Crucial to the A/B test is that “winning criteria” are established. This is means that the testers define metrics (conversion rates, time spent on site, clicks, etc.) whereby if the test variable can show a statistically significant increase in that metric, then the test is considered to be a winner. If a statistically significant winner cannot be found, it’s back to the drawing board.

To test these variables, identical groups of users are shown the control (the way the button looked before) and the test (the new button color). The test runs until the size of each group reaches a statistically significant sample size. Usually this means that testers believe that the result they see will be repeated 95% of the time.

What happens when a winner is declared? The change is likely implemented on a broad scale across the site. But the testing isn’t done there. Since these companies have very powerful and sophisticated software and algorithms, they are able to compound successful tests to determine the optimal state of their website. If a blue button drives more clicks than a red button, maybe it’s time to test which shade of blue drives the most clicks. Social media platforms are able to determine what experience, content, colors, font size drives the most usage by specific groups of people. I may see a royal blue button, my wife might see aquamarine.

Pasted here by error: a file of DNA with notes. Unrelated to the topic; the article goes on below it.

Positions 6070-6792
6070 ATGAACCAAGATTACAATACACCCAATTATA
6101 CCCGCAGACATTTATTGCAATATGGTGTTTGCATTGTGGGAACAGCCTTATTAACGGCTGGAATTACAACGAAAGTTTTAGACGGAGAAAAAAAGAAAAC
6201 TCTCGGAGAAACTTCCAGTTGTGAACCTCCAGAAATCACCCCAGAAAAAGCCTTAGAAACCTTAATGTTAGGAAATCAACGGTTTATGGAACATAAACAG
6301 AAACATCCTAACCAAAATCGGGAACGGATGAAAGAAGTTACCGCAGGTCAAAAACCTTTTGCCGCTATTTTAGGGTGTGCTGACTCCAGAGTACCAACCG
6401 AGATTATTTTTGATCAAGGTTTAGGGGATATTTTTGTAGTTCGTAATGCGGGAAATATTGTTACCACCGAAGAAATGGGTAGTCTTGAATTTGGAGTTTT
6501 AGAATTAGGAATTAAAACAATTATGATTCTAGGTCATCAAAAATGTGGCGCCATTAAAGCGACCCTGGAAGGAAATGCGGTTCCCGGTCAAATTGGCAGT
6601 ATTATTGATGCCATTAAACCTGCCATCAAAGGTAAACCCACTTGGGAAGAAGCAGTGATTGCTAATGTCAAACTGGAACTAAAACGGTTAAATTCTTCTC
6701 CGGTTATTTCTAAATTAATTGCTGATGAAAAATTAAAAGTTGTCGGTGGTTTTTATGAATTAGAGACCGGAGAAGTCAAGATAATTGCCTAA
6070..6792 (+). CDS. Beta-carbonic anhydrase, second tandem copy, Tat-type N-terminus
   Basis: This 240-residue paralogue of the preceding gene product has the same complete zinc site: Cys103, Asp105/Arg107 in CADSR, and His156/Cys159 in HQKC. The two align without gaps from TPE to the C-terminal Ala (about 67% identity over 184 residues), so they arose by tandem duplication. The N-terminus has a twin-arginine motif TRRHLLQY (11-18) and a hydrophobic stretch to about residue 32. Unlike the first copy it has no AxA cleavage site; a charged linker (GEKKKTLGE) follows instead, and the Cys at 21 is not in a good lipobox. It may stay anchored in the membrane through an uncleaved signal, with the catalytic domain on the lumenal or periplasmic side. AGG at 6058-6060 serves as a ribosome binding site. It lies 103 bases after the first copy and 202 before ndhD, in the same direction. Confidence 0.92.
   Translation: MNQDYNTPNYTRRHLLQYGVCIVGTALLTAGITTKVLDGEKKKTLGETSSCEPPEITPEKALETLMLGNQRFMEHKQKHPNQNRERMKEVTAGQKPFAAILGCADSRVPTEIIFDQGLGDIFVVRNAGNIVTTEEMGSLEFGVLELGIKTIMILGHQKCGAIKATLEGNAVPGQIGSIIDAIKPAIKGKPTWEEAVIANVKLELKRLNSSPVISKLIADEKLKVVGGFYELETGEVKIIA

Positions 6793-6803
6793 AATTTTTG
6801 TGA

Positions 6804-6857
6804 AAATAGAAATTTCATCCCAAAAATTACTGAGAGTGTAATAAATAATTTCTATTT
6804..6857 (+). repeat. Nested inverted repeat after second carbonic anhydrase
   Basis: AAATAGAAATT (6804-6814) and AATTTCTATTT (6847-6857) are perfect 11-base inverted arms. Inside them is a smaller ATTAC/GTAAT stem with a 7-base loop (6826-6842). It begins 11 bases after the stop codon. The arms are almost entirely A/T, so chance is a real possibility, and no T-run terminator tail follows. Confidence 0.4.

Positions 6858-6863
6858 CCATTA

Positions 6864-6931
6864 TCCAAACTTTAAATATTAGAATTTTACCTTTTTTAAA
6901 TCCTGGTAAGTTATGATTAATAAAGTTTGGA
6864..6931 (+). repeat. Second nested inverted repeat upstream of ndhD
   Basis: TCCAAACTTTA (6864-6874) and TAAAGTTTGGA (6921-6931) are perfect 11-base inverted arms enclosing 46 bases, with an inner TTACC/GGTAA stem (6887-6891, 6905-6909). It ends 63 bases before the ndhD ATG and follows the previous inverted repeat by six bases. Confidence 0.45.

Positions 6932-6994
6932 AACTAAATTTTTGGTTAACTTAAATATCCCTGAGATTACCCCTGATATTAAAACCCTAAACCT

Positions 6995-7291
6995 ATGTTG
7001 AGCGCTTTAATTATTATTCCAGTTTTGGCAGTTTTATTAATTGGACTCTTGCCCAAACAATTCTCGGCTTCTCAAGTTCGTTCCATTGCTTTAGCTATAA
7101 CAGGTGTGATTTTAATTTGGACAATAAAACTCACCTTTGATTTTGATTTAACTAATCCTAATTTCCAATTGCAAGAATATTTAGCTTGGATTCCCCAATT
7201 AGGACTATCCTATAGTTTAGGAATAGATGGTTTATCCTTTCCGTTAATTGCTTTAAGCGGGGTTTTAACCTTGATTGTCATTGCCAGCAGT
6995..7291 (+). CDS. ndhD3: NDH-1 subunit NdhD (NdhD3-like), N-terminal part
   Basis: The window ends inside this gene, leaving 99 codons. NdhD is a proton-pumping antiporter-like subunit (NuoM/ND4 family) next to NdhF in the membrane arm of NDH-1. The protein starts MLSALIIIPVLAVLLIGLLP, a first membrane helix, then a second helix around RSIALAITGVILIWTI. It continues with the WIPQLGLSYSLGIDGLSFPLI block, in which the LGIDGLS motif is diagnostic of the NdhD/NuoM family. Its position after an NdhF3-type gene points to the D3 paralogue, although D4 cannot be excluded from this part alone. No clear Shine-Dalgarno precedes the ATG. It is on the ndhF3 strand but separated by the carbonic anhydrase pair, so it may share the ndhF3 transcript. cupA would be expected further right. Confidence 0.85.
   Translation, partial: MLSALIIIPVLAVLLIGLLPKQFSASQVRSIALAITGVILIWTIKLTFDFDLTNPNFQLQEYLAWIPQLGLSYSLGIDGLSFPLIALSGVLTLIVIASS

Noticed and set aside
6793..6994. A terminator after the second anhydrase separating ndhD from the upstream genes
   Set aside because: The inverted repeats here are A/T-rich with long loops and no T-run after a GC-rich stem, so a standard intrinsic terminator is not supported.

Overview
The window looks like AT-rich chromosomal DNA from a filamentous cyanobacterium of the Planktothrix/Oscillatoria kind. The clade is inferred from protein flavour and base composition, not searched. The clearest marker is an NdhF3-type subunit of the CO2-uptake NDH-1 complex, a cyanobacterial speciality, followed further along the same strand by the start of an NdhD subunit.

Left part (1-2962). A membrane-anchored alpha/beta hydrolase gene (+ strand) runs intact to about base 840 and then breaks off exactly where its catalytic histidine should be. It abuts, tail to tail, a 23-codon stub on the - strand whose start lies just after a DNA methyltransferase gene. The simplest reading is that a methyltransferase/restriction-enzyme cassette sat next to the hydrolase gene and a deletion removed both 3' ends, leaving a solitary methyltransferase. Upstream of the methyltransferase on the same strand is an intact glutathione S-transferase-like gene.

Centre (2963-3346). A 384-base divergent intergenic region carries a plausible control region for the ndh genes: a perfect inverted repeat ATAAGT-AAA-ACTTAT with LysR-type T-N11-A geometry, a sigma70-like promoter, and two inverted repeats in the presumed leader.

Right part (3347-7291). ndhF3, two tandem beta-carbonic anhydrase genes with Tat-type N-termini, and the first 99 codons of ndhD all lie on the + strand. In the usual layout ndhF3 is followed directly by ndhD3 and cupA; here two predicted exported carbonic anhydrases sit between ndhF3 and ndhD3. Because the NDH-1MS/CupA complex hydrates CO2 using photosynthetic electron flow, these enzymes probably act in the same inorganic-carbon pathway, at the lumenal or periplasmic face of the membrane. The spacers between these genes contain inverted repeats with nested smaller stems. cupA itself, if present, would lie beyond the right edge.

This is by no means exclusive to social media companies. All companies with an app or website do this. It is often said that no two Amazon websites look alike. Netflix does this as well, constantly testing new interfaces and ways to recommend shows to us. However, I am deeply skeptical of Netflix’s own valuation of their recommendation algorithm at $1bn.